Generational harmony in the workplace
Learn what motivates people of different ages in your workforce and how to harness their collective energy
There are many factors that define who we are: genetics, the region we live in and come from, the environment we were raised in and the people who surround us. One other key factor that shapes us is the generation we were born into.
People born in the same generation grow up in similar environments, experience the same trends and understand certain contexts. Many are also shaped by similar parenting techniques popular among adults in the generation that preceded them. They see the world unfold together, and although they come from different backgrounds, they share some similarities.
However, when we put different generations side by side, you’ll immediately see the differences. Take the use of technology as an example: Younger people in Gen Y and Gen Z have all grown up with easy access to information. But their older peers including Baby Boomers grew up with paper documents and libraries as key sources of information.
Ensuring that different generations can work together effectively under the same roof has always been and always will be a challenge for organizations. To establish strong roots in your organization, creating a stronger relationship between different generations is crucial. The following will explain why.
The first reason is that regardless of how old or young the people in our organization are, we need to get everyone in a similar mindset if we want it to reach its full potential. No matter how far into the future the organization lasts, there will always be two, three or even four different generations working together.
Second, each generation plays an important role in the organization. We need the experience and knowledge of the older generations, but we also need fresh ideas and approaches from the newer ones. We cannot ignore one or the other just because some of their views might appear to be in conflict.
The third and final reason is that we will always face this challenge. Decades down the line, we’ll be looking at “old vs new generation” issues all over again. The best way is to prepare ourselves and our subordinates to deal with the challenge.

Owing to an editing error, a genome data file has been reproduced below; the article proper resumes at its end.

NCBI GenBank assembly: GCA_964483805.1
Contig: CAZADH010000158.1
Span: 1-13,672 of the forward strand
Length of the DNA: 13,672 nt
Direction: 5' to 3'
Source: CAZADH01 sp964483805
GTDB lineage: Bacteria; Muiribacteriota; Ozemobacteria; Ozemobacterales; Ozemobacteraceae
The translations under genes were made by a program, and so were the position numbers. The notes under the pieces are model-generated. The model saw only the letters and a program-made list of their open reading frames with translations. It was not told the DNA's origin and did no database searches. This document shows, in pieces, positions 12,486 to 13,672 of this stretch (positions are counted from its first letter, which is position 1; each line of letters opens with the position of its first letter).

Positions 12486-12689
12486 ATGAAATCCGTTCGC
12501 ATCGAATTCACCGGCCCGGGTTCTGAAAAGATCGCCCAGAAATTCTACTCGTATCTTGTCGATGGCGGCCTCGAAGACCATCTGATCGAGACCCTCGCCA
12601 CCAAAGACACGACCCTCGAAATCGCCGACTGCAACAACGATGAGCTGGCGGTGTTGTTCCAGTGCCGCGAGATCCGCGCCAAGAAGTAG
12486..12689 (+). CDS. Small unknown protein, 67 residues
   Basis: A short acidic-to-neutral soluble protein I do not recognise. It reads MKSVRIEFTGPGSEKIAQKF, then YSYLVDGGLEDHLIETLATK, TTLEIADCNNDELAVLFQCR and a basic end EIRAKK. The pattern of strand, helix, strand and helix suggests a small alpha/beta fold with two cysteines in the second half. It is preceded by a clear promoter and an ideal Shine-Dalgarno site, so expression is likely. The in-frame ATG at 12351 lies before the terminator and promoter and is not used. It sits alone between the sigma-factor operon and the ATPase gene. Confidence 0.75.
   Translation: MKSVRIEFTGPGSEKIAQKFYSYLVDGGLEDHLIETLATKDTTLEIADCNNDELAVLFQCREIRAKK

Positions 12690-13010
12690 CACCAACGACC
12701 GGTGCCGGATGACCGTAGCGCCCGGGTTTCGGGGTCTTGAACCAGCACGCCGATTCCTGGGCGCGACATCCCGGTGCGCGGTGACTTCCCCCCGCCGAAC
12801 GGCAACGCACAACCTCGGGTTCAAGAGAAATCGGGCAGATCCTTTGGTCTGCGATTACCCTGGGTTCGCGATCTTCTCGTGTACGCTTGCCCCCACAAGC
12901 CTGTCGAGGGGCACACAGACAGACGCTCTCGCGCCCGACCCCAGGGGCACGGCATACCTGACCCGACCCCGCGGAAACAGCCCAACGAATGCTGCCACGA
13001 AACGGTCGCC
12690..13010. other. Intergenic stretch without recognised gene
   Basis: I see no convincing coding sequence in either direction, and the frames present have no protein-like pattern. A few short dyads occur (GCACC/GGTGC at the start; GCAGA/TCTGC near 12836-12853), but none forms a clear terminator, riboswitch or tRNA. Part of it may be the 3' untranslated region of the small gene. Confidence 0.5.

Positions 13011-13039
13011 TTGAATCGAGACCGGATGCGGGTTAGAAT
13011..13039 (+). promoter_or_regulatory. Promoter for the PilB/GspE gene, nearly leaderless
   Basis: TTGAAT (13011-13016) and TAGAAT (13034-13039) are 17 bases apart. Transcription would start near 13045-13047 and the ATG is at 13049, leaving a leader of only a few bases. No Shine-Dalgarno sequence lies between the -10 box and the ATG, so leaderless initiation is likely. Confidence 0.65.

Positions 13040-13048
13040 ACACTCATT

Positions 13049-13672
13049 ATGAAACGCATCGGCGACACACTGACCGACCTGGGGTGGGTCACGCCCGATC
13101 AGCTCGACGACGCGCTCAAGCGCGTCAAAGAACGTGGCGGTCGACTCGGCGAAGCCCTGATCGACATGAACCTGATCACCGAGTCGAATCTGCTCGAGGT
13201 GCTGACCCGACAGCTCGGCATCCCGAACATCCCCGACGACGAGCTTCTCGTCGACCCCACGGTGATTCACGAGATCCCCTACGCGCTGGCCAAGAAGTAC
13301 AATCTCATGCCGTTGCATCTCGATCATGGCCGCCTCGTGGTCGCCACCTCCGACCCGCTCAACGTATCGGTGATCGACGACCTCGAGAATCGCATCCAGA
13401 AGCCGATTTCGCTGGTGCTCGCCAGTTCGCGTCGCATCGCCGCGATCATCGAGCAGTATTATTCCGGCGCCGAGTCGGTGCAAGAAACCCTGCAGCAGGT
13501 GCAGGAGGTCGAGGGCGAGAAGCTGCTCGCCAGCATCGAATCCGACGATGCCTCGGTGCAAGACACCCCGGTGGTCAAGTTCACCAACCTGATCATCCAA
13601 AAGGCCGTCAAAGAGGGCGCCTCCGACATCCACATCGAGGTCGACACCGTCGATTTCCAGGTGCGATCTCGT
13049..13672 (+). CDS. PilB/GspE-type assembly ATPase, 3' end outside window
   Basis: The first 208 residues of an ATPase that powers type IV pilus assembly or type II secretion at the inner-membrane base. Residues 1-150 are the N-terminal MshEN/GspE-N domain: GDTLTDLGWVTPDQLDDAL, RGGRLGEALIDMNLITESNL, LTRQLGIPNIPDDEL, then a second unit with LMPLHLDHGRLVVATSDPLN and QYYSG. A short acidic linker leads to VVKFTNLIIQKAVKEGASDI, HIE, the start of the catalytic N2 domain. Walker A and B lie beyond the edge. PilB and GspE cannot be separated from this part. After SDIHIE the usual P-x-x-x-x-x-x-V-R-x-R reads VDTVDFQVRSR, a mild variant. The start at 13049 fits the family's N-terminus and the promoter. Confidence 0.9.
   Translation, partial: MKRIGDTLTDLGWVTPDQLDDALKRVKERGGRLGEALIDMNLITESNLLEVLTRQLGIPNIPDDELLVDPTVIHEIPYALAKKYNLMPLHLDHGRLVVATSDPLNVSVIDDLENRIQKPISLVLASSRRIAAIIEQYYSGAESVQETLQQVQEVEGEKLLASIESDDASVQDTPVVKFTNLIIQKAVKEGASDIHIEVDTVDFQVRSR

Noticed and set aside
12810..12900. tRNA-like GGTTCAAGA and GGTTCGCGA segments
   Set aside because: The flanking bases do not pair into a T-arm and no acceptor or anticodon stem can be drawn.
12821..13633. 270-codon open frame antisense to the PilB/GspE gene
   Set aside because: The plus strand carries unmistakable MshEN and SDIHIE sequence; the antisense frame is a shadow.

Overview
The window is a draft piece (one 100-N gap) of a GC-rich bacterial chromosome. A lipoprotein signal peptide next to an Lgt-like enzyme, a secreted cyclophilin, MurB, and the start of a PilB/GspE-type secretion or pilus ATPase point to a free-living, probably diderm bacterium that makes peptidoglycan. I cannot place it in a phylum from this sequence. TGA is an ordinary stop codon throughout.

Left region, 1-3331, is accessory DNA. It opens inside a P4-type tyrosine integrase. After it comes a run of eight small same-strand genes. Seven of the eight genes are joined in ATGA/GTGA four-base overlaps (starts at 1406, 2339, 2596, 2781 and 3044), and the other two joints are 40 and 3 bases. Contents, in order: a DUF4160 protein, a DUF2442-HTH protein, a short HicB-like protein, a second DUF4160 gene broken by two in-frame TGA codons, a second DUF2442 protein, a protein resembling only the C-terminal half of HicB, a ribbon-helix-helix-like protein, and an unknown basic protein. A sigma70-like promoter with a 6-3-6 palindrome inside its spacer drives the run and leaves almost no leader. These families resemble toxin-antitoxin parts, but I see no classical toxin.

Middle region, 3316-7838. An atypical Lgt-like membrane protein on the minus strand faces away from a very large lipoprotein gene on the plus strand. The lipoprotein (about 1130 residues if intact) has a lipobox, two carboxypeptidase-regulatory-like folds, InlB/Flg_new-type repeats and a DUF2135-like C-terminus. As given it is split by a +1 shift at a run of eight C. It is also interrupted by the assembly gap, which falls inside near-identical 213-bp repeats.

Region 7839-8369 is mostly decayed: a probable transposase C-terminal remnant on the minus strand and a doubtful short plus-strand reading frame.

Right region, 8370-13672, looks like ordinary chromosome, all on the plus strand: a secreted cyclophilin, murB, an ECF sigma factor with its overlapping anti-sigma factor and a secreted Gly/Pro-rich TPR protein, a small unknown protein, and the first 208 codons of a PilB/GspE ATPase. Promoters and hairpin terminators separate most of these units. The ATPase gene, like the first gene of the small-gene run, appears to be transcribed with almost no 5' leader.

THE PATH TO HARMONY
Achieving harmony among different generations in the workplace is difficult, but not impossible. Yes, it is time-consuming and tiring, and there may be times when you feel all the effort is just not worth it. But the future of the organization and community depends on succeeding. Here are some things to keep in mind when aiming to harmonize the different generations in your company or team.
The first — and most difficult — step is to listen. Having owned my business for over 25 years, and having seen different generations in my own company and those of my clients, I can tell you that not being able to listen to each other can be disastrous. To listen is not to bend to every whim — it just means opening your mind to new things and understanding one another.
The second step is to understand the traits that each generation has in common, such as communication preferences, stereotypes, values, work ethic, and other characteristics. We will then be able to observe the similarities among different generations and can consider how to cross over and bridge the gaps we sometimes see with leaders or subordinates.
Additionally, we can also keep everyone informed about the differences. The fact is, you cannot change people if they don’t want to change in the first place. Understanding the differences we all have from one another helps us understand why others behave in a certain way.
This brings us to the third step — stay flexible. Everyone, despite the generation they belong to, has unique traits and preferences. Keeping things flexible is not only practical, it allows each individual to grow in their own way, thus allowing the organization to grow too.
The fourth step is to establish respect. Regardless of age or level in the organization, the common element all generations expect from each other is respect. Just as entry-level staff needs to respect senior staff, the same must happen the other way. Respect is a basic form of common courtesy, and if we don’t consistently show it towards others, we cannot expect others to show it back.
The fifth and final step is to continue learning. What we know today may not always be relevant tomorrow, and every generation realizes that. The best approach to this is to also learn from one another. What better way to understand others and the world than to learn from the other person’s point of view?
The path towards generational harmony is a long one. But if we don’t try today, the problem will never end. And if we do not take this journey ourselves, we cannot expect others to begin.
Arinya Talerngsri is Chief Capability Officer and Managing Director at SEAC (formerly APMGroup) Southeast Asia’s Lifelong Learning Center.
She can be reached by email at email@example.com or visit http://www.seasiacenter.com for more information.